By Scott Baker | Senior Analyst, Opus Research
Voice has found new life as we enter the new year. Enterprises and their customers have high expectations for solutions that closely link accurate speech recognition, human-like text-to-speech renderings, natural language understanding (NLU), and voice biometrics to serve specific, or even multiple, use cases. ASR has grown up to become the conversational intelligence opportunity that’s bigger than the sum of its parts.
Once upon a time, automatic speech recognition (ASR) resided most comfortably in the enterprise contact center. It didn’t get out much. Once Alexa arrived in 2013, ASR found a massive new audience in the home but living in the cloud. A rush of new use cases quickly gathered around ASR. The big three smart home assistants, voice authentication, and contact centers are largely where ASR remained and thrived. But as we enter 2022, we’re in the early days of the great ASR acceleration, or as Opus Research’s own Dan Miller calls it, the ASR Renaissance — born of strategic acquisitions, product innovation, tech stack modularization, and partially in response to a worldwide pandemic.
As part of a recent two-part webinar series, Opus Research joined LumenVox Chief Product Officer, Joe Hagan, to discuss how ASR is being redefined, and the opportunities it presents for self-service and enterprise communications.
“Traditional call center IVR type applications continue to be the bellwether for growth and utility for speech applications,” Hagan explained, “but we’re seeing an awful lot of new applications that need to be served, things in consumer and retail, and things like audio mining and virtual assistants. These are important applications that are a course of growth for ourselves and our customers.”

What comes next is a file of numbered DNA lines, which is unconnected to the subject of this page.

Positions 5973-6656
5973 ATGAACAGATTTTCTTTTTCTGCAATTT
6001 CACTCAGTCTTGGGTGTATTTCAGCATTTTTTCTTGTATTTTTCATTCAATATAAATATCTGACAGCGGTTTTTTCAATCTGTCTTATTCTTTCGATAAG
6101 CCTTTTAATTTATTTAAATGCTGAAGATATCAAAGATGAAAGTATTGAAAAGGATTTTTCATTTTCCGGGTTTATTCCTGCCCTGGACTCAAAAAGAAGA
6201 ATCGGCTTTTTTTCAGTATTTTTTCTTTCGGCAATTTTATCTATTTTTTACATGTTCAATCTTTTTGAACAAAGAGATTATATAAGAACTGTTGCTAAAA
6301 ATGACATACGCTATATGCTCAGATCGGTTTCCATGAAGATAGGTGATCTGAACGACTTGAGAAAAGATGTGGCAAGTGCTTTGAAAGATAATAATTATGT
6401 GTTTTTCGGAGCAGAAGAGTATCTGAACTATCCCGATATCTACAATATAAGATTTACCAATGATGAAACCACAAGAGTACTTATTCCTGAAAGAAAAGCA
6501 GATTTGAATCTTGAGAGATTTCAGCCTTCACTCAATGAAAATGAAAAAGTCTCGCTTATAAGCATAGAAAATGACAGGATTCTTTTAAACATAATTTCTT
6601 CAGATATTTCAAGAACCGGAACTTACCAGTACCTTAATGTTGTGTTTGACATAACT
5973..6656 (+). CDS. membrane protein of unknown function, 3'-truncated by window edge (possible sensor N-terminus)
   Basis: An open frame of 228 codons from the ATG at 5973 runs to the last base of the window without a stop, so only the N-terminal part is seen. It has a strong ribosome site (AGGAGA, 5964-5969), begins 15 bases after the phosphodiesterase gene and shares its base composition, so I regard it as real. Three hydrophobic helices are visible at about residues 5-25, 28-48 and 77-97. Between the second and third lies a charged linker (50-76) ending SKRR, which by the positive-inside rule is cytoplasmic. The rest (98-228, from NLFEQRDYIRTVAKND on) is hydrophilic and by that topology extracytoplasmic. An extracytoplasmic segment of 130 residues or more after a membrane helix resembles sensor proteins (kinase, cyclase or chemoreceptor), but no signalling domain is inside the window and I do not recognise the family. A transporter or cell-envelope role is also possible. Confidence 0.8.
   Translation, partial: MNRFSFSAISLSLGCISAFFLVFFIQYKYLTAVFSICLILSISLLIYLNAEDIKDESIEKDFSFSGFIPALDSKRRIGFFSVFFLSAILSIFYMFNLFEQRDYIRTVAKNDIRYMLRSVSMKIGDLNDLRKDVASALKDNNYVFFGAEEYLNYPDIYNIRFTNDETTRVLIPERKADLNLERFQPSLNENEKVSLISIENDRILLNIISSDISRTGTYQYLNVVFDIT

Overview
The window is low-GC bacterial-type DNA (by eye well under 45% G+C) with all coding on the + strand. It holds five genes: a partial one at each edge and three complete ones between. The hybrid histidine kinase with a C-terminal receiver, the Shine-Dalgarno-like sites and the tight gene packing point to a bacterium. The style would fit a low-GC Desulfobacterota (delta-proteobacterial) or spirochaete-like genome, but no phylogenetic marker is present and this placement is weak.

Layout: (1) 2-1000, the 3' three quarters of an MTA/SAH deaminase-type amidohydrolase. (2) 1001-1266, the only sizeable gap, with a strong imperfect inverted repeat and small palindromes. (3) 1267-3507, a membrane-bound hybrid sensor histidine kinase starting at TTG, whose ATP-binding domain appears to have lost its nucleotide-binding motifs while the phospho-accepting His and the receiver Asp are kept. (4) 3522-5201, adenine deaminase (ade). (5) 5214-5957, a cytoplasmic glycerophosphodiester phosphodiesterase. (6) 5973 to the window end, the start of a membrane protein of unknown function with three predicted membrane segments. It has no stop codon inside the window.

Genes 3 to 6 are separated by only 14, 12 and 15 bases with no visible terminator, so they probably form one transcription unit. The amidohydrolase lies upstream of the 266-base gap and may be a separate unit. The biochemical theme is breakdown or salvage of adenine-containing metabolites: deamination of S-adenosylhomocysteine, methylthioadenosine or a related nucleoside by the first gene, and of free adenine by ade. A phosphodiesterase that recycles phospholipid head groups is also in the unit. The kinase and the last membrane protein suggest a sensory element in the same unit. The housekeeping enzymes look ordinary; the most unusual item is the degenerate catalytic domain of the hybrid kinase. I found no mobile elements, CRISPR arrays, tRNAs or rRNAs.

Consider the rich information available for a retail call center wherein they’re fielding and recording calls about garment fit, price, inventory, shipping, and returns or refunds. ASR tech is capable of differentiating between caller and agent voice, tracking interest in certain brands and sizes, evaluating and quantifying reported issues of fit or quality inconsistencies, voice biometrics can determine caller demographics enquiring about certain brands and product types, etc. This is conversational intelligence in action, informing business decisions with a direct impact on inventory and sales.
Yet, despite the easy sell for that integrated vision, a recent Opus Research survey found that of 80% of companies leveraging ASR for transcription, less than one-third of those same companies are applying their findings to improve outcomes and drive new business decisions.
There’s also the matter of how entrenched a brand is in its current technology stack. Many of them might feel locked into a legacy ecosystem of custom integrations and services. When considering their next move, cost and time are huge considerations. Historically, the road to leveling up an organization’s conversational intelligence has been a precarious and potentially costly one. That’s not necessarily the case anymore as LumenVox and others begin to modularize their services in a way to become more accessible.
As the technology improves and becomes more modularized and open (i.e. through APIs, containers, etc), the playing field levels for companies providing solutions in the ASR space. This will no doubt drive new competition and more attractive price points for enterprise customers looking to realize this holistic model for conversational intelligence.
The current pace of innovation means that companies no longer need to take a giant and expensive leap of faith with a vendor who promises to deliver it all. Speed and accuracy no longer come at a steep premium, and the modularization of services also means that each component can be judged on its own merits and weaved together for a solution that specifically addresses a company’s most critical needs.
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